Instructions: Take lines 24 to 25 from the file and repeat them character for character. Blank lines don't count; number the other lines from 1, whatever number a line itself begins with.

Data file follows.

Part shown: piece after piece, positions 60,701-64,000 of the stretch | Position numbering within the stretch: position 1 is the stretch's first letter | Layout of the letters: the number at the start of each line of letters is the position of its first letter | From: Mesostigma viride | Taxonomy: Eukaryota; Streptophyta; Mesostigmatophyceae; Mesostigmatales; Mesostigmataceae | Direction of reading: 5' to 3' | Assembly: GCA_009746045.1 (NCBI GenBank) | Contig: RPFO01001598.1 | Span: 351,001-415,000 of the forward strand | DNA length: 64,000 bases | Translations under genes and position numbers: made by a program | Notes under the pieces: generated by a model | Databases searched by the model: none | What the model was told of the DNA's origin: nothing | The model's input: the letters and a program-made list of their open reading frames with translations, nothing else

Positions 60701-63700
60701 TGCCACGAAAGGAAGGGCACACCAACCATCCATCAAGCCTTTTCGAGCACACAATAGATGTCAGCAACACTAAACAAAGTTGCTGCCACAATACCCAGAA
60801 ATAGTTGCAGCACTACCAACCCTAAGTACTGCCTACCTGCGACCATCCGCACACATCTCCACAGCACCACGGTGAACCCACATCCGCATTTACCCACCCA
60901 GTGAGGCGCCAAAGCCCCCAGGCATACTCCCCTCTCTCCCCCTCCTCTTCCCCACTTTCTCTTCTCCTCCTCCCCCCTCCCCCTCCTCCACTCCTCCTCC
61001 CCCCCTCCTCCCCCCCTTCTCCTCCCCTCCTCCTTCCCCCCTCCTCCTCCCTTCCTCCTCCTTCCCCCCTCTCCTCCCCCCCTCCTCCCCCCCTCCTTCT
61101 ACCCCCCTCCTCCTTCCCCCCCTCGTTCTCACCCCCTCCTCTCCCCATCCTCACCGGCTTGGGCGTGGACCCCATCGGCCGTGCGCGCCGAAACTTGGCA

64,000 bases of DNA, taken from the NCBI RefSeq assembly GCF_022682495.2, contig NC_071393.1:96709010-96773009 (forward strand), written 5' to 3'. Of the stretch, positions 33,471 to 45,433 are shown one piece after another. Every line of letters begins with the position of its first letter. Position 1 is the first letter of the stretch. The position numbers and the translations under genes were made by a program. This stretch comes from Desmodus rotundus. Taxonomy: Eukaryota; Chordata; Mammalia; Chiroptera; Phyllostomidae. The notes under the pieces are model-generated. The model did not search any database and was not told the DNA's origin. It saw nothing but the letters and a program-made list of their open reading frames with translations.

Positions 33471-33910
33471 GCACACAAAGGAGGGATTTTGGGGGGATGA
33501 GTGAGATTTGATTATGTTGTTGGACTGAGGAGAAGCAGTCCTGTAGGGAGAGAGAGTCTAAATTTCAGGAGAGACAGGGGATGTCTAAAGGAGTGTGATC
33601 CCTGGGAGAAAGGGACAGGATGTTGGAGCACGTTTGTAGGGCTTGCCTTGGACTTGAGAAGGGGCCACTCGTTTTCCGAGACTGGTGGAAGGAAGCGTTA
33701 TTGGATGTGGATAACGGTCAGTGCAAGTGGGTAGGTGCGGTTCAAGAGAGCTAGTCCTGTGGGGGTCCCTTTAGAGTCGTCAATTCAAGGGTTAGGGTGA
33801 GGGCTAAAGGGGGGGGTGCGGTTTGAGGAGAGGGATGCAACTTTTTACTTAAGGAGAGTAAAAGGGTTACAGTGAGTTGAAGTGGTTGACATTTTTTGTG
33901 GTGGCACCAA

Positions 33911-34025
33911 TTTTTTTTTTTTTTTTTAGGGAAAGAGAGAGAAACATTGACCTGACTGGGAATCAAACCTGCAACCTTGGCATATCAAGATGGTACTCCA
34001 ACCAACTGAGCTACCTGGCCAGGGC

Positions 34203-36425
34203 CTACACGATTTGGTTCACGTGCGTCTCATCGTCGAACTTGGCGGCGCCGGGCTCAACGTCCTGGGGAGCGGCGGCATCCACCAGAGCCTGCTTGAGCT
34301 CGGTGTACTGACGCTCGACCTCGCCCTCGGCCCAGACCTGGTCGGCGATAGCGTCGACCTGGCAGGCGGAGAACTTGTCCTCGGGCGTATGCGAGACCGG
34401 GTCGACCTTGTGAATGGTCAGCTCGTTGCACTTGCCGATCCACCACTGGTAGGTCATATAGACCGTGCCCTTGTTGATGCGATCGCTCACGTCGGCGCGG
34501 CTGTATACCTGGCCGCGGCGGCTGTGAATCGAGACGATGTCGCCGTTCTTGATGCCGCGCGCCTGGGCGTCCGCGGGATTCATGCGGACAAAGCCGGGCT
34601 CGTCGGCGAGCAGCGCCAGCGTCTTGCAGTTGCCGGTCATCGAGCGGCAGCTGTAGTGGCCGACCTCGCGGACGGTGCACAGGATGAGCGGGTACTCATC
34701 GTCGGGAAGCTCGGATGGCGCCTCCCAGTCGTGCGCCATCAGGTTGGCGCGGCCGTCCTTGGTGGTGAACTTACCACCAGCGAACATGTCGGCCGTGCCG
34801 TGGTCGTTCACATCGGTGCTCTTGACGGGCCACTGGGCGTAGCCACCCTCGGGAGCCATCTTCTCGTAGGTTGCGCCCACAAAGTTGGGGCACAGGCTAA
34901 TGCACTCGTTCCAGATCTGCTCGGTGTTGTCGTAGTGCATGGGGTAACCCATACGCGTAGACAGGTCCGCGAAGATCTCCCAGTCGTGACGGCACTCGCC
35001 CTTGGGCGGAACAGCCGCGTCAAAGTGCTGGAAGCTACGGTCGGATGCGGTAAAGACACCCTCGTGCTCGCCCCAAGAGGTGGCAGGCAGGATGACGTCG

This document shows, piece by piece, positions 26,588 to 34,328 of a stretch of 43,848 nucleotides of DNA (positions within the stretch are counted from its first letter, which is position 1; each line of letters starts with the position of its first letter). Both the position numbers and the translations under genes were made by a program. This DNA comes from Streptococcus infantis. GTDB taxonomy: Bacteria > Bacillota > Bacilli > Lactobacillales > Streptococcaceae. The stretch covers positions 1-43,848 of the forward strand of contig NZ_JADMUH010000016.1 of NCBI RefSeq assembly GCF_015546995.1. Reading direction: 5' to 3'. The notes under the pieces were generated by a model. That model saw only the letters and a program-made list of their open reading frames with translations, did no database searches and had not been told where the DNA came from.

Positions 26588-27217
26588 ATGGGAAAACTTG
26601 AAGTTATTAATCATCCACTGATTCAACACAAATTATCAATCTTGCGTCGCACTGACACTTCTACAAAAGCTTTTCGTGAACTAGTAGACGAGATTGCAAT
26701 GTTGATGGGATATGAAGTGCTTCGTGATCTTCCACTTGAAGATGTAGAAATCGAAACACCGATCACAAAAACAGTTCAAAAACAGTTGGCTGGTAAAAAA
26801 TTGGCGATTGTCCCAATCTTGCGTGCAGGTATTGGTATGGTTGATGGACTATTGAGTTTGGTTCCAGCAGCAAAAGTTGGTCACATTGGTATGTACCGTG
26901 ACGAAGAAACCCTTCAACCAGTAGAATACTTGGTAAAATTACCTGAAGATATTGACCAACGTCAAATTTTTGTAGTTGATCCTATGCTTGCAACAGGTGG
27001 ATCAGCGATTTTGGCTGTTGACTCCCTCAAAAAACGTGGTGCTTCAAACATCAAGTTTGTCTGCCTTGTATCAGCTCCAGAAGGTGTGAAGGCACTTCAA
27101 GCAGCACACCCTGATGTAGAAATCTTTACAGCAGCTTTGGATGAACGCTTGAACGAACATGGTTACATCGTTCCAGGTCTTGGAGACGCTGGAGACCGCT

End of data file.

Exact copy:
34601 CGTCGGCGAGCAGCGCCAGCGTCTTGCAGTTGCCGGTCATCGAGCGGCAGCTGTAGTGGCCGACCTCGCGGACGGTGCACAGGATGAGCGGGTACTCATC
34701 GTCGGGAAGCTCGGATGGCGCCTCCCAGTCGTGCGCCATCAGGTTGGCGCGGCCGTCCTTGGTGGTGAACTTACCACCAGCGAACATGTCGGCCGTGCCG